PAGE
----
The boat itself, is the gift of the Bristol captains in the African Trade who have “ clubbed together,” for theirs and others’ lives imperilled on the rugged coast. On Saturday the presence of the boat at Bristol gave occasion for grand holiday, at which thousands of people turned out. The boat has been named the Jack-a-Jack, so called after the African station where the movement was first originated about four years ago. They have also contributed towards the boat-house that has been erected Morthoe for the life boat  . 

Agrand procession was formed of sailors, soldiers, and civilians. The lifeboat herself, hoisted on her transporting and launching carriage high above the many-headed crowd, formed the focus of the picture, with Union Jack, ensign, and National Institution flag flying, and crew with their cork life-jackets on, their “peaked oars,.”

The boat-carriage was horsed by a team of splendid draught horses, which drew the eight or ten tons weight up Parkstreet with comparative ease. The public “ reception “ given to the boat was certainly a most gratifying one. 

The procession arrived at the Zoological Gardens in Clifton, where the ceremony of launching took place in the artificial lake. Mr. W. P. King made a vigorous speech at the “giving away “ of the boat. The seamen from Bristol, he said, know full well of the dangers of the beach, and, anxious to rescue those wrecked, have been doing their utmost to collect for the lifeboat to be placed on Morte Bay.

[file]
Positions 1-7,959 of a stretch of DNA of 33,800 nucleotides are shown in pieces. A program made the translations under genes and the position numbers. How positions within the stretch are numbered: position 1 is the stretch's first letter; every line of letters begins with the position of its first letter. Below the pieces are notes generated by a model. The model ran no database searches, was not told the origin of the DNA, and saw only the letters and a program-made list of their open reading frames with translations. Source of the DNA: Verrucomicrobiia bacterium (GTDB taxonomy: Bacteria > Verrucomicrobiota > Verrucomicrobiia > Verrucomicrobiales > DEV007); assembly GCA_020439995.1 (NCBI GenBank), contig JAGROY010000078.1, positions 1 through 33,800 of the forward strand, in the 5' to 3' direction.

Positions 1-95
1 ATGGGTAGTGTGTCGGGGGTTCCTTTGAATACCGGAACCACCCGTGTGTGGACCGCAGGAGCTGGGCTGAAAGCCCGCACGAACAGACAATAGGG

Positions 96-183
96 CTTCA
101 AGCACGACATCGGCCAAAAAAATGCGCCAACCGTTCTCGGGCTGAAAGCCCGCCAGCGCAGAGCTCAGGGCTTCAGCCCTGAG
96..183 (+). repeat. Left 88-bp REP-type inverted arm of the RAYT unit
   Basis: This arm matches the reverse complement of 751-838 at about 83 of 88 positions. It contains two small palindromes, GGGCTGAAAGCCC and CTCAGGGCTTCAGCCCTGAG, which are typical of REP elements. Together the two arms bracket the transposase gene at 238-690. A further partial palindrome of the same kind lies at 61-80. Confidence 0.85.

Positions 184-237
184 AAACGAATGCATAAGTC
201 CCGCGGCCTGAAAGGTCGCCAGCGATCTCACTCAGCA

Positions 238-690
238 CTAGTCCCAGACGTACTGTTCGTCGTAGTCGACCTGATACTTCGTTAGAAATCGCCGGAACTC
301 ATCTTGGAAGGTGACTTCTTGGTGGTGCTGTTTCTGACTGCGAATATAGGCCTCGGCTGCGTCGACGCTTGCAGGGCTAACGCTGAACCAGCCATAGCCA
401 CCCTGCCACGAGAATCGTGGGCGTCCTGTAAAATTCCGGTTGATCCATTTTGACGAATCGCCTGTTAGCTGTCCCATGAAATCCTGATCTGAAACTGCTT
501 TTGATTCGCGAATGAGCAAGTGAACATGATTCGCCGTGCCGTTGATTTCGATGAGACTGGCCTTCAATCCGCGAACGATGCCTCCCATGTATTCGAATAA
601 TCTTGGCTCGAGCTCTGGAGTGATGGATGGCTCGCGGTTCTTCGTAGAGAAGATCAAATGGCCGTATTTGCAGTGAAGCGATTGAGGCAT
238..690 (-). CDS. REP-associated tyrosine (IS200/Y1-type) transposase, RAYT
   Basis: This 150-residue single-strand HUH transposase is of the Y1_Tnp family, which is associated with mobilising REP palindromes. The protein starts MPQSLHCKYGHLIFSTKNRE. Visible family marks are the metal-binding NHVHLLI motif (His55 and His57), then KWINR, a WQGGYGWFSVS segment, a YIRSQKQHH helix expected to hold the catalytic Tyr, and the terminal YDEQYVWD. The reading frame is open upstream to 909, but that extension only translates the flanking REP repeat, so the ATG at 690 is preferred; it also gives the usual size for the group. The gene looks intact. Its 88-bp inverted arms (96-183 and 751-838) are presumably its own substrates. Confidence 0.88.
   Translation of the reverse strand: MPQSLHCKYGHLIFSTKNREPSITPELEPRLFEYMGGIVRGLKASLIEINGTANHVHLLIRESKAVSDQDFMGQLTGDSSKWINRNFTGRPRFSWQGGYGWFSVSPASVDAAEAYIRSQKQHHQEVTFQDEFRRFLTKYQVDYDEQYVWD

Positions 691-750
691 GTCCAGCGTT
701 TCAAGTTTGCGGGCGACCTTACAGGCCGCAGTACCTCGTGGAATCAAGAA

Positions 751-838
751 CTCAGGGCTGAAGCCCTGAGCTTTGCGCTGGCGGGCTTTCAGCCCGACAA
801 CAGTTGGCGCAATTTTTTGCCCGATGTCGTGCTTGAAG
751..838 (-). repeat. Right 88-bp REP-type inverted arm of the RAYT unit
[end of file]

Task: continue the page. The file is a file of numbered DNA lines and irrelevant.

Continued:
No doubt they would be glad to have such a boat as Jack-a-Jack, but the difficulty is that no such Christian spirited and self-devoted people could be found as we have on the coast of Devon to take their share in the work of benevolence. 

Captains sailing from Bristol to the coast of Africa, as none of them never hope and few expect to be placed in such circumstances as to need the assistance of the lifeboat Jack-a-Jack. They feel that it belongs to the position that the African trade holds in Bristol (more ships go out from Bristol to Africa than to any other part of the world) to place a lifeboat on the coast of Morte Bay. 

Amidst ringing cheers the ceremony was completed. Rockets were sent when the launch was completed, and a salute was fired from the guns of the Artillery Corps, the multitude which must have numbered many thousands, then left the Gardens. 

Friday, the 17th of March, must henceforth be reckoned one of the red letter days the history of the village of Morte. It is presumed that there has not been so large a number of persons there at one time for many years.

The gift of a lifeboat, presented shipmasters and merchants of Bristol to be stationed at Morthoe, has caused a great deal of  excitement, in the usually quiet hamlet and culminated on Friday as general holiday among the inhabitants, who flocked to the shores of Woolacombe to witness the first landing and launch of the Jack-a-Jack.